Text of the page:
Sodium channel expression in NGF-overexpressing transgenic mice

Jenny Fjell, Theodore R. Cummins, Brian M. Davis, Kathryn M. Albers, Kaj Fried, Stephen G. Waxman, Joel A. Black

Research output: Contribution to journalArticle

58 Scopus citations


Dorsal root ganglion (DRG) neurons depend on nerve growth factor (NGF) for survival during development, and for the maintenance of phenotypic expression of neuropeptides in the adult. NGF also plays a role in the regulation of expression of functional sodium channels in both PC12 cells and DRG neurons. Transgenic mice that overexpress NGF under the keratin promoter (hyper-NGF mice) show increased levels of NGF in the skin from embryonic day 11 through adulthood, hypertrophy of the peripheral nervous system and mechanical hyperalgesia. We show here that mRNA levels for specific sodium channel isotypes are greater in small (<30 μm diameter) DRG neurons from hyper-NGF mice compared to wild-type mice. Hybridization signals for sodium channel subunits αII and β2 displayed the most substantial enhancement in hyper-NGF mice, compared to wild-type mice DRG, and mRNA levels for αI, NaG, Na6, SNS/PN3, NaN, and β1 were also greater in hyper-NGF DRG. In contrast, the levels of αII and PN1 mRNAs were similar in neurons from hyper-NGF and wild-type DRG. Whole-cell patch-clamp studies showed no significant differences in the peak sodium current densities in hyper-NGF vs, wild-type DRG neurons. These data demonstrate that DRG neurons in wild-type mice have a heterogeneous pattern of sodium channel expression, which is similar to that previously described in rat, and suggest that transcripts of some, but not all, sodium channel mRNAs can be modulated by long-term overexpression of NGF.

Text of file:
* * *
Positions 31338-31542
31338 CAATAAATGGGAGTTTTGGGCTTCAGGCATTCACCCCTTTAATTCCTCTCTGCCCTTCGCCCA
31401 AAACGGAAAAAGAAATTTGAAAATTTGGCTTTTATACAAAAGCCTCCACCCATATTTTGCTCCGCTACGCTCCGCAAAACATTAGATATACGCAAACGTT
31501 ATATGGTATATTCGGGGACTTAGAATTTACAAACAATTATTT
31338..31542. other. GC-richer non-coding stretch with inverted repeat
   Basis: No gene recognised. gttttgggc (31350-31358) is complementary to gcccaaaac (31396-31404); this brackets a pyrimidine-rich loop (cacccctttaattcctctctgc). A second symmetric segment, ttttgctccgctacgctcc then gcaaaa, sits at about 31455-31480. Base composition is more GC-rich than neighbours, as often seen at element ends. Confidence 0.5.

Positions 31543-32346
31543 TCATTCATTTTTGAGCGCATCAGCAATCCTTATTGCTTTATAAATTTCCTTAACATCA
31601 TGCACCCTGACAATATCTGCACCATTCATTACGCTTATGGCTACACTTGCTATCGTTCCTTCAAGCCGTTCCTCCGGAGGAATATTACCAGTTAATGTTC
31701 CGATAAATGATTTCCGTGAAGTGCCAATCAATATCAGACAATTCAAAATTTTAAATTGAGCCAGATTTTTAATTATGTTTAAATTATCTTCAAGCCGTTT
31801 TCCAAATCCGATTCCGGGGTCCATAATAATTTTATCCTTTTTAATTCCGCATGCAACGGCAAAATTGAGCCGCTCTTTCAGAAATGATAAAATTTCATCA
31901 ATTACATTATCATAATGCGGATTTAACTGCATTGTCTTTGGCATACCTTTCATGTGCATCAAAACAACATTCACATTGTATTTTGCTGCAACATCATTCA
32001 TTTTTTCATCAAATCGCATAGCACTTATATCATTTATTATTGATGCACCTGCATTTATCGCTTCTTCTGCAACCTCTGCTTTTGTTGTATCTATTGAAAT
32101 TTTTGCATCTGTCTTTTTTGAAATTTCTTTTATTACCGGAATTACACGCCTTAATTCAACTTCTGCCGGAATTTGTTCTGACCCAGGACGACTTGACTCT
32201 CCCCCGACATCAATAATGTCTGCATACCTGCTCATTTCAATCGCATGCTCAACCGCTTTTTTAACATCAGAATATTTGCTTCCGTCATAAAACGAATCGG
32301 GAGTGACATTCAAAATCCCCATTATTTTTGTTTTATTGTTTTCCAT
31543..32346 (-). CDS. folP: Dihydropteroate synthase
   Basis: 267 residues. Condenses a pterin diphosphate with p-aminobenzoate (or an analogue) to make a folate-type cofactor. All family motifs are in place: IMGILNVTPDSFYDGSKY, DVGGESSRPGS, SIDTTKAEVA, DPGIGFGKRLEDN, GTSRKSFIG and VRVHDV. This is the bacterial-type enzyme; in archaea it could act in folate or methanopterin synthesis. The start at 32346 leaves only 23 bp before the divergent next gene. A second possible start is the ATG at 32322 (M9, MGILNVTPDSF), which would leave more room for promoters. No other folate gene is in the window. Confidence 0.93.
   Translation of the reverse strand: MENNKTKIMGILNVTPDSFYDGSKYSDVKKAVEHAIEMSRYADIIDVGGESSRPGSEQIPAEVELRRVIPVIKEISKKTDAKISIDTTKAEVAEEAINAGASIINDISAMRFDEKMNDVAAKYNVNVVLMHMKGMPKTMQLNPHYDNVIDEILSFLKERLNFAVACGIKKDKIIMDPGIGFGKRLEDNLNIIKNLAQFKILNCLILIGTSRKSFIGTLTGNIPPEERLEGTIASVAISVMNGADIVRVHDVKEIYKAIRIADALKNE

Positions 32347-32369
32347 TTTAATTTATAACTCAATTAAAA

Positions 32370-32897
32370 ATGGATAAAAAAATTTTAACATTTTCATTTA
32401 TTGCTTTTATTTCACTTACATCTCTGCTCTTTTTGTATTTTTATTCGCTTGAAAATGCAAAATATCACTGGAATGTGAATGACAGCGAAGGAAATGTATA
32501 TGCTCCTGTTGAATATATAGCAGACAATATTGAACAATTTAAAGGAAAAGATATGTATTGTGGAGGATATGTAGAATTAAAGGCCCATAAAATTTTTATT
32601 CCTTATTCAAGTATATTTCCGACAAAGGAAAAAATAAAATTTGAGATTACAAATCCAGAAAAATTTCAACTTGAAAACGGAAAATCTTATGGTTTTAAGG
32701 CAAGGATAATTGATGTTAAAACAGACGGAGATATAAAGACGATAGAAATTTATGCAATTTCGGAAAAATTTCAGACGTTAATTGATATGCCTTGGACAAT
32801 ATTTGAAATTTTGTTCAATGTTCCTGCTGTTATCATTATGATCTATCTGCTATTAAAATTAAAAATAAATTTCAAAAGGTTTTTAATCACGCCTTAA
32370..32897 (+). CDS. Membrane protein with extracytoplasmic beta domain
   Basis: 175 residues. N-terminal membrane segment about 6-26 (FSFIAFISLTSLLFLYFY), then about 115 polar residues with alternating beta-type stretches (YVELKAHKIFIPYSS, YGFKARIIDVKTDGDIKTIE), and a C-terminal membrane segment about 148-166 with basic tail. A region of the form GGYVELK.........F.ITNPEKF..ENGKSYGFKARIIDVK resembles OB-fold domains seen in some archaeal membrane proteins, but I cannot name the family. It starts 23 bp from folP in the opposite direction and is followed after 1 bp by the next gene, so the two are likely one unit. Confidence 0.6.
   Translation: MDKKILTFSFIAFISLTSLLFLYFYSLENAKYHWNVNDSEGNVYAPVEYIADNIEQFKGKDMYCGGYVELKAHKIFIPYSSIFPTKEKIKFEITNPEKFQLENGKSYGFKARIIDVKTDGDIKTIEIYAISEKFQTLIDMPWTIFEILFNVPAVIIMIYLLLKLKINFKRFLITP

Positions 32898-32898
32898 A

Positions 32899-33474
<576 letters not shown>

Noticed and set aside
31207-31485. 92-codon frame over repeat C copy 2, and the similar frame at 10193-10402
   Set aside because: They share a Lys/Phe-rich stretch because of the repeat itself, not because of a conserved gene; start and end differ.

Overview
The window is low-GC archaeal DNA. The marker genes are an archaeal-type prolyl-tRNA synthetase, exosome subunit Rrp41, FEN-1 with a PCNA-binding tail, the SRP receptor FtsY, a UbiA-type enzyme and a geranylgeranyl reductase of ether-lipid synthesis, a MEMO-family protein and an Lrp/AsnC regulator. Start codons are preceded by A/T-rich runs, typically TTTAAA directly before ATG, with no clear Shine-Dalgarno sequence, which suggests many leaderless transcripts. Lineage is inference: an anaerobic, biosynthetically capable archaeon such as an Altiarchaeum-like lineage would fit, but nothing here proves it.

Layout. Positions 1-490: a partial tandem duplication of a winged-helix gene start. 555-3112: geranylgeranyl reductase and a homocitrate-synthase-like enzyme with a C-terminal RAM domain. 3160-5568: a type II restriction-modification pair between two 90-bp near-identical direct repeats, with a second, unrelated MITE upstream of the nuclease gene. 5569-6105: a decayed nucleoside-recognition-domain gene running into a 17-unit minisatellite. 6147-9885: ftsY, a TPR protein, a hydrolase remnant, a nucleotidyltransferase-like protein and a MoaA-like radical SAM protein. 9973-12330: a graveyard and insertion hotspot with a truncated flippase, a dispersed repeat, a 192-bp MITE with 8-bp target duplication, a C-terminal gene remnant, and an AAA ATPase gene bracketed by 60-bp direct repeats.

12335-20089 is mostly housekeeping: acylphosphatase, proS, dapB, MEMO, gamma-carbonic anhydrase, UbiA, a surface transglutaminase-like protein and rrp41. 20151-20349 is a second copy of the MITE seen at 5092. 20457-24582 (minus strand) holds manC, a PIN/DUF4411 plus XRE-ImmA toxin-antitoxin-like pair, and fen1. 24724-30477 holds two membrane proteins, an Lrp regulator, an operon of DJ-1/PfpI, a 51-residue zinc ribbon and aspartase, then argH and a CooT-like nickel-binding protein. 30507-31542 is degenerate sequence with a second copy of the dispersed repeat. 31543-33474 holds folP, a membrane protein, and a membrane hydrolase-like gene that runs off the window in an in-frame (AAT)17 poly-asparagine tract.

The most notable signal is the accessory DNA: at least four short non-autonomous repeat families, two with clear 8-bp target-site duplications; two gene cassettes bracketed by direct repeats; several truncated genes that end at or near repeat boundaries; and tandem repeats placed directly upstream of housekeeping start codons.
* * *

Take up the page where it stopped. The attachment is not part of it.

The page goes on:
Original languageEnglish (US)
Pages (from-to)39-47
Number of pages9
JournalJournal of Neuroscience Research
Issue number1
StatePublished - Jul 1 1999
Externally publishedYes


  • Na6
  • NaG
  • NaN
  • Nerve growth factor
  • PN1
  • SNS/PN3
  • Sensory neurons
  • Sodium channels
  • Sodium currents

ASJC Scopus subject areas

  • Cellular and Molecular Neuroscience

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